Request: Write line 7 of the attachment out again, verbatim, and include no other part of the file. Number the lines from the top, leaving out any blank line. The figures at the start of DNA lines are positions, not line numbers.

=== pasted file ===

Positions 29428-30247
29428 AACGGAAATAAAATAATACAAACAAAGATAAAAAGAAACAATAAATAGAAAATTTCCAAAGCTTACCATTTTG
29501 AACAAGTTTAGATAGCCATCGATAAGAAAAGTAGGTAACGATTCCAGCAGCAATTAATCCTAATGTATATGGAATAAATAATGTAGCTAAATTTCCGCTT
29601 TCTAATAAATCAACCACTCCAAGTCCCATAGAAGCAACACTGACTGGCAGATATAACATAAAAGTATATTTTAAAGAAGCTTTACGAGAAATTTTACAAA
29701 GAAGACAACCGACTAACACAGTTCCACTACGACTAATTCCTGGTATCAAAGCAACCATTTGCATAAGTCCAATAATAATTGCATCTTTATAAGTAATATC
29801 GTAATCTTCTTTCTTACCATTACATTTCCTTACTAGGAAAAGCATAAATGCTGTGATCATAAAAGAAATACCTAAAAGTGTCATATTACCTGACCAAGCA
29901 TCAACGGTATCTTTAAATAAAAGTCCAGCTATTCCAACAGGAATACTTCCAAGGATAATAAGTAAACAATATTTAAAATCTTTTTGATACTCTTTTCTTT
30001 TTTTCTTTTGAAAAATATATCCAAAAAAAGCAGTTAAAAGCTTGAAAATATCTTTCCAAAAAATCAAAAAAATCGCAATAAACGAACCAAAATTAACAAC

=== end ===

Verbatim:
29901 TCAACGGTATCTTTAAATAAAAGTCCAGCTATTCCAACAGGAATACTTCCAAGGATAATAAGTAAACAATATTTAAAATCTTTTTGATACTCTTTTCTTT